(4 of 5)
After Le Gougne's outburst at the post-event meeting on Tuesday, the American referee Pfenning wrote a letter outlining her accusations and took it to Cinquanta, the I.S.U. chief. Cinquanta says that when he confronted Le Gougne with the accusations, she denied them at first. But in the days that followed, he was presented with several affidavits from people who said Le Gougne had told them she had been pressured. A high-ranking member of the I.S.U. also told of reports about malfeasance in the pairs skating. On Wednesday Gailhaguet told a reporter for the Associated Press that Le Gougne had been "somewhat manipulated" by people outside the French federation. Though he later said he had been misinterpreted, A.P. stood by its story.
That same day the I.O.C. executive board sent a letter to Cinquanta urging quick action, a message he had already received in person from Rogge. "We didn't step in on the merits of the matter," says Olympic committee general director Francois Carrard, "but we wanted it expedited as quickly as possible." Toronto's Globe and Mail reported last week that on Thursday afternoon Rogge told Cinquanta he could take the matter out of the I.S.U.'s hands entirely because Le Gougne had violated the Olympic oath she took during the opening ceremonies of the Games. To avoid that embarrassment, Cinquanta would have to act fast.
On Thursday night the I.S.U. board met to draft its plan. Le Gougne, an international judge for 15 years, would be suspended indefinitely for failing to tell the skating union immediately that she had been approached by people seeking to sway her vote. The only equitable solution would be to award a second set of gold medals to Sale and Pelletier while allowing Berezhnaya and Sikharulidze to keep theirs. For the first time, an Olympic medal decision would be changed as a result of a judge's misconduct.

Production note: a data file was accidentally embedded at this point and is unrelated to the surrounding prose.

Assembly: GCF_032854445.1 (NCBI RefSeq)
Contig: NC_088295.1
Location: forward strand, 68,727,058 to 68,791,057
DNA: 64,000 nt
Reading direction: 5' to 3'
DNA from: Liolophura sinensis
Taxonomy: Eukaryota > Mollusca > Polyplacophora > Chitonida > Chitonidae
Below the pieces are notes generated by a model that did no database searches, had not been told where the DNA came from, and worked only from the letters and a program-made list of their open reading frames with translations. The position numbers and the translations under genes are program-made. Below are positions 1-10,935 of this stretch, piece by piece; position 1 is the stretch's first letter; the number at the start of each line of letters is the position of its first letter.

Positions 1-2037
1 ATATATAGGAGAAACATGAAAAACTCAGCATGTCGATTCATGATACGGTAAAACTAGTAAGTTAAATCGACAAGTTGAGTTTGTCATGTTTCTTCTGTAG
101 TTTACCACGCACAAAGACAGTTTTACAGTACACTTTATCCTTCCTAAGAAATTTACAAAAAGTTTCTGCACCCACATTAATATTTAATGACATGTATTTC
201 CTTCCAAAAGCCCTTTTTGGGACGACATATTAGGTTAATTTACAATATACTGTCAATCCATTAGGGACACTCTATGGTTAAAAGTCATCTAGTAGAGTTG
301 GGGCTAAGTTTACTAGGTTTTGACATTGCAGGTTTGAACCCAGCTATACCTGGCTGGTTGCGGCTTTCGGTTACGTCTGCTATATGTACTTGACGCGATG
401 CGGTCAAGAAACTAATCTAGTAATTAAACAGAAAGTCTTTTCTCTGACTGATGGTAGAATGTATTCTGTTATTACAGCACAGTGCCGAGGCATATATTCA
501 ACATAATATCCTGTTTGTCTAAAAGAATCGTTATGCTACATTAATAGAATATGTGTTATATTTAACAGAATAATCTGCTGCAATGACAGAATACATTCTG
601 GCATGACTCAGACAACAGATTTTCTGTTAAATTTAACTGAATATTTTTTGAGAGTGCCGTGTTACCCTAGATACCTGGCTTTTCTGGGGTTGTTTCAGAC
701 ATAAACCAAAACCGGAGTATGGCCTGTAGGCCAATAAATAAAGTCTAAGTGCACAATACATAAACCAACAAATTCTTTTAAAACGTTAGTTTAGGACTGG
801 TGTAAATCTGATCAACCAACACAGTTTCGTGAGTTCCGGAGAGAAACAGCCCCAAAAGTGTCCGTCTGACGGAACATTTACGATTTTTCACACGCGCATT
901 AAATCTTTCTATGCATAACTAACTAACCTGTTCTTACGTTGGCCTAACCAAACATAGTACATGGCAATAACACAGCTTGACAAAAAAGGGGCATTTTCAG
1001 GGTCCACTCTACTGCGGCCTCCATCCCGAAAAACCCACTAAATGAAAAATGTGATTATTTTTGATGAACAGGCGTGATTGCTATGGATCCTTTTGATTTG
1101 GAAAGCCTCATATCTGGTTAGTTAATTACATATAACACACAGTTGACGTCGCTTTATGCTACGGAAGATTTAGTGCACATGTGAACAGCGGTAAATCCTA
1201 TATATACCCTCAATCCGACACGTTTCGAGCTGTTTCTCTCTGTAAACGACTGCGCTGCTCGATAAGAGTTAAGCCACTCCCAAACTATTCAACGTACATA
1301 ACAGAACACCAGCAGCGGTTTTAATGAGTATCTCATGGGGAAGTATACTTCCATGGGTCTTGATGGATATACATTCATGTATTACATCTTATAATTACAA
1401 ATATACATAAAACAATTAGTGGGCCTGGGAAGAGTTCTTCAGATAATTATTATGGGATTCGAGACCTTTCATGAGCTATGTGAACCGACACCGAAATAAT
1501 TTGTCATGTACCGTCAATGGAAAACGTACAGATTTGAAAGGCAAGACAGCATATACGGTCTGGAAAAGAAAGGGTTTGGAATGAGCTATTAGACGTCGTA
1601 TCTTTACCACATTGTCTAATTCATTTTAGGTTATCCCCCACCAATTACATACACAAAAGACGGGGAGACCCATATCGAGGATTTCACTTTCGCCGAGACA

By that time Rogge and the other members of the Olympic committee were aware that the Canadian Olympic Association had filed an application before the court of Arbitration for Sport, a non-Olympic body, asking the court to hear its request for a second gold medal and to compel the pairs judges to testify. The court agreed to hear the case on Friday. That threatened to carry the dispute to a forum beyond the control of the committee and the I.S.U. On Friday morning the nine-member I.O.C. board ratified the I.S.U. plan by a 7-1 vote. China opposed it; Russia abstained.
Pelletier and Sale, meanwhile, were being pelted with valentines. Their constant sportsmanship and shrugging good cheer was probably as a good a performance as any they gave on the ice, but it was what the moment required, and it earned them a lot of goodwill. Jay Leno and Rosie O'Donnell swooned for them. Endorsement offers flooded in. They didn't say if they were going to Disney World, but by now it would probably be willing to come to them.